The Best German Beers to Try on Your Trip to Berlin
You can drink beer freely on the street, which is still a novel idea for many newcomers in Berlin. From the späti (late night supermarket) selection to the burgeoning craft beer scene, Berlin has an incredible selection of beers you need to try while you’re in town.
Right off the bat it’s important to understand that beer drinkers in Germany tend to be quite specific about the type of beer they prefer rather than just focusing on the brand. The Erdinger Hafeweizen is a popular choice of weissbier (white beer), pale and slightly golden in colour. This is a classic wheat beer brewed in Bavaria; it has a balanced flavour and a distinct German aroma.
A späti is one of the first things you’ll learn about in Germany’s capital. It refers to the little corner store that is open late, and almost all streets have one. More importantly, it’s where people pop in to grab a beer. Almost every späti will stock Sternberg. At about sixty cents a bottle, it’s a cult classic and the beer of the people. Cheap and a bit nasty, it’s not exactly one for the beer snobs – but everyone on the street is drinking it, and a trip to Berlin wouldn’t be complete with out trying one.
Augustiner is a more classy option, and you’ll pay a little more for it, too. This full-flavoured Bavarian style beer comes from Munich’s oldest independent brewery. It has become one of the most successful beers in Mitte, the centre of Berlin, without much advertising, and the label has not changed for over 20 years. While other German breweries updated their bottles to a more modern and slim design, Augustiner stuck with its original, a bulky and retro form which only seems to add to its appeal among Berliners.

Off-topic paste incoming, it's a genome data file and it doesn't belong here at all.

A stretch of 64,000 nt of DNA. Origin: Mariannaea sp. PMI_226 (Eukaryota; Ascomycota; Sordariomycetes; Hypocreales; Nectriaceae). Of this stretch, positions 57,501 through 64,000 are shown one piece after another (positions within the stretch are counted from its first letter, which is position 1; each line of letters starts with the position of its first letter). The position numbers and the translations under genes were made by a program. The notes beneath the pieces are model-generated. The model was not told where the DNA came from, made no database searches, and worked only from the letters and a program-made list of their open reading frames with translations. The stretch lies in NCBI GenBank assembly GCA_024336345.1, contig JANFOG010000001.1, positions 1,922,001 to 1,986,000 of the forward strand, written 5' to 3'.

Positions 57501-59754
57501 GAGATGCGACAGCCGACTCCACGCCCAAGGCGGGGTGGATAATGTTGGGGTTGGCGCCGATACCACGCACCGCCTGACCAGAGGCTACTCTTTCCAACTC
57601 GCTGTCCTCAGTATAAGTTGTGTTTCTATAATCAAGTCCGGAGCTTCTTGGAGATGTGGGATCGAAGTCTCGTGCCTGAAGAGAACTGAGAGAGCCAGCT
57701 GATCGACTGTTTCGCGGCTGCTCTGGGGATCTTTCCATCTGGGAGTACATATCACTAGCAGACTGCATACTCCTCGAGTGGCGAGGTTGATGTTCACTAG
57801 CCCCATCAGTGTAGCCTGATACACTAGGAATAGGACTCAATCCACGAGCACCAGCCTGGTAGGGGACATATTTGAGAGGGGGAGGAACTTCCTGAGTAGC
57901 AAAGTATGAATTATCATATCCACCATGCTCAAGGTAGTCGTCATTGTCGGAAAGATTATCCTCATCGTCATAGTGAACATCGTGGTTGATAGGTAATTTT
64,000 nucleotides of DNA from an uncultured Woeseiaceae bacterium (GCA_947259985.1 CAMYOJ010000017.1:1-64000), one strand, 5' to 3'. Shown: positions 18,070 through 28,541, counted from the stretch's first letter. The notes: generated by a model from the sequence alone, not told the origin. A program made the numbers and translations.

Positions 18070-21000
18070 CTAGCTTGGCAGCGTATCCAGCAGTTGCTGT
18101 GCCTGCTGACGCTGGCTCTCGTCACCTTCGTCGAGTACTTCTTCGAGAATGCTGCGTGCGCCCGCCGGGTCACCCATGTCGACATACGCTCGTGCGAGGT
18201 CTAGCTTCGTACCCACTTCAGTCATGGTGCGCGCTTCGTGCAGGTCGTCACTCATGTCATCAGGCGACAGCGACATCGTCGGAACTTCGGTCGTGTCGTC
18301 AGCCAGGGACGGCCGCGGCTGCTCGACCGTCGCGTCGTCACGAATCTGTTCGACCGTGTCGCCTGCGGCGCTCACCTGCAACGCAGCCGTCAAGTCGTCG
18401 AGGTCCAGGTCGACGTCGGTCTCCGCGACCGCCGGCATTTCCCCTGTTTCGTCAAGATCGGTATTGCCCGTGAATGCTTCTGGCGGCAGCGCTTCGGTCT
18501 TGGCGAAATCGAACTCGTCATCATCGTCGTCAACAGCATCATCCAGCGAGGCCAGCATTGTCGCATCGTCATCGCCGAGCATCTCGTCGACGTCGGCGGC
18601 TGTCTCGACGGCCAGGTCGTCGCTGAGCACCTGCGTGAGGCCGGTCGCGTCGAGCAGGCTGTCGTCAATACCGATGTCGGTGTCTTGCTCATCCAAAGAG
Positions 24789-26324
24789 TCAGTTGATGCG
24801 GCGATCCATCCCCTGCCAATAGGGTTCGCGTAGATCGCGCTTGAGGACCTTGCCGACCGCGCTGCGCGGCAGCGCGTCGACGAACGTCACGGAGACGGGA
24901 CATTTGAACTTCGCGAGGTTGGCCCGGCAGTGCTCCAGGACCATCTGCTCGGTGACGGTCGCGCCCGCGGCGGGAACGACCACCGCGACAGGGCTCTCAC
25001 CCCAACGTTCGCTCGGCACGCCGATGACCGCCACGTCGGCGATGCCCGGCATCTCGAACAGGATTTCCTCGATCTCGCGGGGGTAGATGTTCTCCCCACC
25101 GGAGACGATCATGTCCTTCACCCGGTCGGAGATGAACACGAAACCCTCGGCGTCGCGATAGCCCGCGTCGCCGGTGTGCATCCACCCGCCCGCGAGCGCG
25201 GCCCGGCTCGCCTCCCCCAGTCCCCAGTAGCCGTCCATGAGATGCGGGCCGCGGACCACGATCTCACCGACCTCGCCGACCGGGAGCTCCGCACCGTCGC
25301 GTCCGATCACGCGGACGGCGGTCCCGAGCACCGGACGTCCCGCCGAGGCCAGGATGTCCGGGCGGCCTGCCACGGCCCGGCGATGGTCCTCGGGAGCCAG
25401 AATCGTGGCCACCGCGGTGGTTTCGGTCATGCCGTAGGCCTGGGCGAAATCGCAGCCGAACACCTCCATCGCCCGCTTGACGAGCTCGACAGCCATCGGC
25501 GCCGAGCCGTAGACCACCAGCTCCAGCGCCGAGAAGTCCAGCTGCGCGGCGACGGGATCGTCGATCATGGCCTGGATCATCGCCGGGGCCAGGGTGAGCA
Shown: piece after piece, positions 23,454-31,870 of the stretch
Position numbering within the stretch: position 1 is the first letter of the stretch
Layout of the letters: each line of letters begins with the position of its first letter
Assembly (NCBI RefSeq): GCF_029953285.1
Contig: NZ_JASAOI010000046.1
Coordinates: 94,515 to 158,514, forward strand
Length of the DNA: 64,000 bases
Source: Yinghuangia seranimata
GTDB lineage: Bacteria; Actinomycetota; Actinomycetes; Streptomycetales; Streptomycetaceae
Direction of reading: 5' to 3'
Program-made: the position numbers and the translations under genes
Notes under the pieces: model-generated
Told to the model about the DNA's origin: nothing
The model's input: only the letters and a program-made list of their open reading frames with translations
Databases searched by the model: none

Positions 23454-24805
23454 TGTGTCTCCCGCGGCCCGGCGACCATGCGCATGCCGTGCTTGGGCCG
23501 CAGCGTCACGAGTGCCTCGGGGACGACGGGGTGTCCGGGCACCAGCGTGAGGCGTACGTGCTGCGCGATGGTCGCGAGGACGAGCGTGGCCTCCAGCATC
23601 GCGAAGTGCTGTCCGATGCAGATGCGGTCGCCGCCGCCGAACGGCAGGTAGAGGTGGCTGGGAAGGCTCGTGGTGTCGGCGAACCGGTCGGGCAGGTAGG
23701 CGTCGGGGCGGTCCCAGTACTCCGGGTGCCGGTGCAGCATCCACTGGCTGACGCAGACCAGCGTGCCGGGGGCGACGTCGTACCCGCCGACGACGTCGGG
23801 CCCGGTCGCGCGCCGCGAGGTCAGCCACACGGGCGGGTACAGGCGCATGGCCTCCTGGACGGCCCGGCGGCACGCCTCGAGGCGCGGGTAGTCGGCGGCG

Berliner Kindl Weisse
This beer has gone down in history as one of the most popular beers in the German capital. Cloudy and sour, Napoleon’s men even referred to it as the ‘champagne of the north’. This award-winning brew has a distinctly sour taste, a must-try when in the city. It also comes in three varieties; ‘ohne schuss’ is the beer in all its natural glory, while ‘ein rotes’ is slightly sweetened with raspberry syrup, and finally, the ‘ein grünes’, which is flavoured with green woodruff.
This has become a solid favourite among expats living in Berlin. The beer is cheap – about €1,50 for half a litre – and widely available, and it comes with a subtle sweetness that makes it easy to drink. Pils is short for pilsner, and refers to the golden or straw coloured beer and its earthy taste.
This brewed beer from Saxonia is all about its simple, conscious packaging. With no logo or name and simply referred to as ‘Bier‘, this brand aims at having no brand. The label is minimal and white, in an effort to diminish the visual pollution and advertising messages which people in urban environments are constantly subjected to. Their no-frills approach focuses on the product itself, which is a classic, full-bodied malt beer produced with bottom-fermented yeast.
At 4.8 % alcohol, this is a light and easy-to-drink beer that’s good to come home to after a long day at work. Brewed in the North-Rhine Westphalia region, this premium pilsner is slightly bitter with a firm taste and is the product of more than 260 years of brewing history.
We had to include at least one craft beer on our list, and for this category we recommend an excellent amber ale with a quirky name, Thirsty Lady. This comes from Heidenpeters, one of Berlin’s newest craft breweries located in the hip and gritty neighbourhood of Kreuzberg. The beer itself is an American style blonde ale. The taste is round and refreshing, giving off citrus and other exotic smelling aromas. Simply put, it’s a great thirst-quencher.
Heidenpeters, Markthalle Neun, Eisenbahnstraße 42-43, Berlin, Germany +49 0176 22291688